Temporarily Let-Go Staff Present a Great Recruiting Opportunity!
Last year, Dallas-based Tenet Healthcare furloughed approximately 3,400 members of its workforce and specifically cited the pause in elective surgeries due to COVID-19 as the reason for the move. Of course, Tenet was hardly an outlier. Outpatient facilities across the country temporarily cut thousands of capable, willing workers in response to a once-in-a-generation pandemic. While many of these displaced nurses, techs, and other administrative and clinical staff have gone back to their hospitals and surgery centers, plenty of providers have yet to return to work. That means you have a tremendous opportunity to snatch up some standout talent.
Networking for new hires
If you’re interested in adding furloughed staff to your surgical team, these methods will save you the time and effort associated with traditional recruiting processes:
Talk to the competition
The outpatient community is a small group — particularly among surgery centers. If you know of any neighboring facilities that were forced to furlough staff, reach out and ask whether any of their top-performing nurses are still out of work. If they’re open to talking about this with you, chances are they wouldn’t object to providing the nurses’ contact information so you can reach out. It might seem counterintuitive to enlist the help of the competition, but you’d be surprised by what happens when you simply ask.
Conduct your own research
Join online associations or groups for OR staff nurses, clinical directors, or other outpatient health leaders, and spend time combing through the message boards. For instance, on LinkedIn alone, there are the Ambulatory Surgery Center Professionals, AORN, American Academy of Ambulatory Care Nursing (AAACN), and ExecuCare professional nurse organization groups — and many others. Each of these resources allows you to network directly with individuals who are actively looking for work.
What’s more, personal profiles on online job sites with Ready to Work banners or the hashtag #ReadyToWork make it easier for you to find OR staff who are immediately available. Also, when organizations make massive layoffs or furlough staff for pandemic or non-pandemic-related reasons, it’s often announced in a variety of industry-specific publications. Set a healthcare “layoff” or “furlough” Google News Alert and pay attention to when facilities in your area make moves.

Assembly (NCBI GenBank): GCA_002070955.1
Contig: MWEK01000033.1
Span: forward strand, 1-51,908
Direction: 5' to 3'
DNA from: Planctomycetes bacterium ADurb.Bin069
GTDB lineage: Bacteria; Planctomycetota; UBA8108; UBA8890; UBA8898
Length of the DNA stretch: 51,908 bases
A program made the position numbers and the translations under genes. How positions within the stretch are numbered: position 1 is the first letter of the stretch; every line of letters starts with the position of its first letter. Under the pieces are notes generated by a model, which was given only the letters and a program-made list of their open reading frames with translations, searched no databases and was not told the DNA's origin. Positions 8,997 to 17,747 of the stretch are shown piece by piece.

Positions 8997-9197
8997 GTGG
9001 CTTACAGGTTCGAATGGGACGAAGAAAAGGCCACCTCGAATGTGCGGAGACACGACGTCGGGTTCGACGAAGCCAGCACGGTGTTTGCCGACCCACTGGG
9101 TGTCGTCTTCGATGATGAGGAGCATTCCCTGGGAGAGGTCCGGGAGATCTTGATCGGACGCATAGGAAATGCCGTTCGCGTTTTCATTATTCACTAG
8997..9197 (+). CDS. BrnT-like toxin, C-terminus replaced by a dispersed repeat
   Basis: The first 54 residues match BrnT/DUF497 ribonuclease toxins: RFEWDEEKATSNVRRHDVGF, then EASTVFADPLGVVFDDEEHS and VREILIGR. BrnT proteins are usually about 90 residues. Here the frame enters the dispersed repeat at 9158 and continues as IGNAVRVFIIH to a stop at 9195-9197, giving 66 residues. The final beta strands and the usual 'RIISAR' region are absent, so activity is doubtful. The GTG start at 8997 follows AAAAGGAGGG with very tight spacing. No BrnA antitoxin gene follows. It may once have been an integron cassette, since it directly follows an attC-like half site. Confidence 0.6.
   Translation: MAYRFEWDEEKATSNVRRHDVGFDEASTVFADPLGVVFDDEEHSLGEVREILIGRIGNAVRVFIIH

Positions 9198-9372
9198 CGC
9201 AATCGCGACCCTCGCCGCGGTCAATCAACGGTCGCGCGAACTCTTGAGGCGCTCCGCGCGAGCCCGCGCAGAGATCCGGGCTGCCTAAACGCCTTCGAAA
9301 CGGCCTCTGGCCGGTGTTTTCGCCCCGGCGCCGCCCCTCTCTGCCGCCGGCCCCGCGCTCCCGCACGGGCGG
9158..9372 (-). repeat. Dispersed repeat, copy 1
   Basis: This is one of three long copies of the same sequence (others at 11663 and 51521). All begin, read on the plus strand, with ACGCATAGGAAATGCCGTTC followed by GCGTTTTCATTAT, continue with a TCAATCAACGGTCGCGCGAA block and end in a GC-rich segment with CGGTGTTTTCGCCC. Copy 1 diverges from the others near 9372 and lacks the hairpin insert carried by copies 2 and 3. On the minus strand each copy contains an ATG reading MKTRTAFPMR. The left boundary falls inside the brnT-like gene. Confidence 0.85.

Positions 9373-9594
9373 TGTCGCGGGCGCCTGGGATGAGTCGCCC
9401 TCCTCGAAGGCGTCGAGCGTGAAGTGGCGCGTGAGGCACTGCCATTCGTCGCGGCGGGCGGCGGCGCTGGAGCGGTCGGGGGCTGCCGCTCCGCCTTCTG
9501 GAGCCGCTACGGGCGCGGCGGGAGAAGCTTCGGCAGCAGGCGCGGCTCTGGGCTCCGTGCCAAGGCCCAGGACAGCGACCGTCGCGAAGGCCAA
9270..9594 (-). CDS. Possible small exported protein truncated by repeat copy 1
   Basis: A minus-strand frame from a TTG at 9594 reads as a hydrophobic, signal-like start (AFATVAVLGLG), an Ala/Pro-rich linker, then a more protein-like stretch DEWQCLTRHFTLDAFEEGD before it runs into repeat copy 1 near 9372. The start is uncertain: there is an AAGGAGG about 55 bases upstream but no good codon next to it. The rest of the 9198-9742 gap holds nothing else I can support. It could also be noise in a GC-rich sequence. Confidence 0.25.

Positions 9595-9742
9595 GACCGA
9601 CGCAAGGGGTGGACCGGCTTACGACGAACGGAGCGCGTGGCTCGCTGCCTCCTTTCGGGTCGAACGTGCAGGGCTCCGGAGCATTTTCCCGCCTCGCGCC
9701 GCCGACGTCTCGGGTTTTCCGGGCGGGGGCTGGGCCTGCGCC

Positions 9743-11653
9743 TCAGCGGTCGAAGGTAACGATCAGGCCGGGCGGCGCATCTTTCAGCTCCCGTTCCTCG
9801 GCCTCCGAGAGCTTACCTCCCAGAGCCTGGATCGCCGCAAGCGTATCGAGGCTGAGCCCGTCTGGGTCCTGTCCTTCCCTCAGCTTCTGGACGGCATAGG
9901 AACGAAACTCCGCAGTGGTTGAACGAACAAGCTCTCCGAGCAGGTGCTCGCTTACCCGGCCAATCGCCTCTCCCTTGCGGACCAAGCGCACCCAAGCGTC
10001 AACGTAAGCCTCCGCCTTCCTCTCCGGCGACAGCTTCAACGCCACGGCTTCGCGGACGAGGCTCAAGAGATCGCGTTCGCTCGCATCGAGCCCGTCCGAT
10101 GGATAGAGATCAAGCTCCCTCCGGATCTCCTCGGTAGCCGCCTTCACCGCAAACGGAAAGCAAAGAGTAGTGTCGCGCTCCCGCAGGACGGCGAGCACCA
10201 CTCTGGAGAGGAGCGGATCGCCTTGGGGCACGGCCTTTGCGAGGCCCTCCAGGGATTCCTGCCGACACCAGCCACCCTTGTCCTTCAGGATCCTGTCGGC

Keeping it light
Finding furloughed workers is only the start; how you approach prospective staff members is critical. You want to maintain an honest but informal tone during the initial contact. Start by introducing yourself and offering information on why you’re calling.
Here’s an example of a greeting you can modify to fit your style:
“Good morning, I’m Andrea and I am the administrator at ABC Surgery Center. I don’t believe we’ve ever spoken, but my colleague over at XYZ Surgery Center passed along your contact information, and I wanted to introduce myself to let you know we’re currently looking for talented nurses such as yourself.”
You might also want to give the person a brief synopsis about your facility and what you like about the organization, such as, “I’ve been with this center for five years, and the first thing I noticed when I started working here was that people smile and laugh while they work.”
The key is to sell your facility without coming off too strong or too formal.
Remember, the initial contact is an introductory call — not a formal job interview. All too often, I hear of administrators or hiring managers that jump into interview mode the minute the person on the other end shows any type of interest. If you use that initial call to screen candidates, you run the risk of coming across as brash, rude or presumptuous.
Instead, sell the person on why they should work for you, so they feel excited and energized about your facility. Asking a series of screening questions that are clearly generic and designed to weed out unqualified candidates sends a message that you’re simply going through the motions and that you don’t really want to learn about the person you reached out to in the first place. It also indirectly sends a message that your work environment is miserable and, more often than not, ruins any chance you have of hiring the person with whom you’re communicating.
Furloughed workers are tremendous assets to organizations that reach out with opportunities for employment. While you never know whether a person will be the right fit for your facility, surgical professionals who have recently lost their jobs due to the pandemic are generally hardworking individuals who are eager and ready to get back to work and show what they can do.